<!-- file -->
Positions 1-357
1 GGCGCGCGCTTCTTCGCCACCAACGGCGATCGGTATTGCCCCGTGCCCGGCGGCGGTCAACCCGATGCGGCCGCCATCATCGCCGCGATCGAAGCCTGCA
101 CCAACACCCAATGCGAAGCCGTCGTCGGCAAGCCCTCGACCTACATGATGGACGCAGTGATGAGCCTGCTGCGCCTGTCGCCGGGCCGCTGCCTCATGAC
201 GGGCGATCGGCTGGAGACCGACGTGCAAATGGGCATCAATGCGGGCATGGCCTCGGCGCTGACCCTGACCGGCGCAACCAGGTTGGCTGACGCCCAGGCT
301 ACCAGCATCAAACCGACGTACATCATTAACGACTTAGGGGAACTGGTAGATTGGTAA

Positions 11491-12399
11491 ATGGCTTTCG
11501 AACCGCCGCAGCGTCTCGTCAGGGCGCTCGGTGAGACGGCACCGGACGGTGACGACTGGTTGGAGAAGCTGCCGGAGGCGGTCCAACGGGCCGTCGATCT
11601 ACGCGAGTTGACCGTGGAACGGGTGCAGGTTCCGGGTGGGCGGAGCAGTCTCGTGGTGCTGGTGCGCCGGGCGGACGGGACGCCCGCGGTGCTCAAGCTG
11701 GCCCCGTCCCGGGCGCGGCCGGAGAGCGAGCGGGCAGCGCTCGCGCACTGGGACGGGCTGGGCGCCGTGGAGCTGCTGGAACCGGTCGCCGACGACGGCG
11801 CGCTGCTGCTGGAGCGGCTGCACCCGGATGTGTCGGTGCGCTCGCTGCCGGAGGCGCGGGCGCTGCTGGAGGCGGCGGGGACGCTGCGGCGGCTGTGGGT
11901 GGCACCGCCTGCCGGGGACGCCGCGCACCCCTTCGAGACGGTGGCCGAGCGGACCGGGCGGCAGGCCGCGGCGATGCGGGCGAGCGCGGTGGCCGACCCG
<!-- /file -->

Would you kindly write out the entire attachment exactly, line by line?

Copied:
Positions 1-357
1 GGCGCGCGCTTCTTCGCCACCAACGGCGATCGGTATTGCCCCGTGCCCGGCGGCGGTCAACCCGATGCGGCCGCCATCATCGCCGCGATCGAAGCCTGCA
101 CCAACACCCAATGCGAAGCCGTCGTCGGCAAGCCCTCGACCTACATGATGGACGCAGTGATGAGCCTGCTGCGCCTGTCGCCGGGCCGCTGCCTCATGAC
201 GGGCGATCGGCTGGAGACCGACGTGCAAATGGGCATCAATGCGGGCATGGCCTCGGCGCTGACCCTGACCGGCGCAACCAGGTTGGCTGACGCCCAGGCT
301 ACCAGCATCAAACCGACGTACATCATTAACGACTTAGGGGAACTGGTAGATTGGTAA

Positions 11491-12399
11491 ATGGCTTTCG
11501 AACCGCCGCAGCGTCTCGTCAGGGCGCTCGGTGAGACGGCACCGGACGGTGACGACTGGTTGGAGAAGCTGCCGGAGGCGGTCCAACGGGCCGTCGATCT
11601 ACGCGAGTTGACCGTGGAACGGGTGCAGGTTCCGGGTGGGCGGAGCAGTCTCGTGGTGCTGGTGCGCCGGGCGGACGGGACGCCCGCGGTGCTCAAGCTG
11701 GCCCCGTCCCGGGCGCGGCCGGAGAGCGAGCGGGCAGCGCTCGCGCACTGGGACGGGCTGGGCGCCGTGGAGCTGCTGGAACCGGTCGCCGACGACGGCG
11801 CGCTGCTGCTGGAGCGGCTGCACCCGGATGTGTCGGTGCGCTCGCTGCCGGAGGCGCGGGCGCTGCTGGAGGCGGCGGGGACGCTGCGGCGGCTGTGGGT
11901 GGCACCGCCTGCCGGGGACGCCGCGCACCCCTTCGAGACGGTGGCCGAGCGGACCGGGCGGCAGGCCGCGGCGATGCGGGCGAGCGCGGTGGCCGACCCG